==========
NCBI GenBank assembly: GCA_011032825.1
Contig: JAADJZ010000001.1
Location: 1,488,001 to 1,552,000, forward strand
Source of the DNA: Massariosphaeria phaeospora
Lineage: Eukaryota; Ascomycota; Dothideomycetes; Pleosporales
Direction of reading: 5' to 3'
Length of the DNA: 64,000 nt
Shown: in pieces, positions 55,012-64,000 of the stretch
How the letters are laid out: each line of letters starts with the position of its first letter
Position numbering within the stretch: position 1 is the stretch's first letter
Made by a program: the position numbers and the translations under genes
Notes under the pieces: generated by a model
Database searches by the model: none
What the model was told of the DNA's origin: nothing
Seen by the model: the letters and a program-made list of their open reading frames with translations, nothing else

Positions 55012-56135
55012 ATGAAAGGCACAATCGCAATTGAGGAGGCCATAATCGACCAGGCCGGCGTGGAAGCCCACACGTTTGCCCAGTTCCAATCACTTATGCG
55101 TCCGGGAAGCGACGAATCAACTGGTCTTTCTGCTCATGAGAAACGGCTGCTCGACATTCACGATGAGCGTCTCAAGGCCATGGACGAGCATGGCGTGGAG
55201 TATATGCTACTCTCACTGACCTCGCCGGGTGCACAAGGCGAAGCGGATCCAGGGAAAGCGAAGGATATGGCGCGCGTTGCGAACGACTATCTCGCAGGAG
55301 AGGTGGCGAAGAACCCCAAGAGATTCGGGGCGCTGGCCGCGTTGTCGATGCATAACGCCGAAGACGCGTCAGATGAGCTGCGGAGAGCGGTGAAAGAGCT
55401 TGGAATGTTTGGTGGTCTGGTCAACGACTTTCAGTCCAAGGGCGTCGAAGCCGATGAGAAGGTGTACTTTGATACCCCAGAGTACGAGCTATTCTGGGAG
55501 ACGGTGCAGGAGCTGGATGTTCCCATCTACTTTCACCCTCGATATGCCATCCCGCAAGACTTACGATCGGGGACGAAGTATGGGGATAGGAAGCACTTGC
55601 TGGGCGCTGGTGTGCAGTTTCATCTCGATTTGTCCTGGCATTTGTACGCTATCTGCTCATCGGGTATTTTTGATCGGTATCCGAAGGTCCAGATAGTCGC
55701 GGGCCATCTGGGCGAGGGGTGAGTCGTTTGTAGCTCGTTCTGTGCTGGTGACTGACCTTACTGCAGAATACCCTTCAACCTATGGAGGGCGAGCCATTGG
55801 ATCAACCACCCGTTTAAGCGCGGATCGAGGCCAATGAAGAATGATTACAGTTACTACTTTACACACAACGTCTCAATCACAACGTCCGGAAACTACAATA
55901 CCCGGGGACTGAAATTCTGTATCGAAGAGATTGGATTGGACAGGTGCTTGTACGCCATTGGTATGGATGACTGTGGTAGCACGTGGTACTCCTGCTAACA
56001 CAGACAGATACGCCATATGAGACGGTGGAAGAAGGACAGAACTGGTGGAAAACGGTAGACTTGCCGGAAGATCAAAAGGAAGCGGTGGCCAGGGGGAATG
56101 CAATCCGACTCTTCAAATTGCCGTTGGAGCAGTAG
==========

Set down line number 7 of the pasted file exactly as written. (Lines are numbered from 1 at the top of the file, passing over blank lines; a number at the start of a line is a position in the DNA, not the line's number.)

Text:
Length of the DNA: 64,000 nt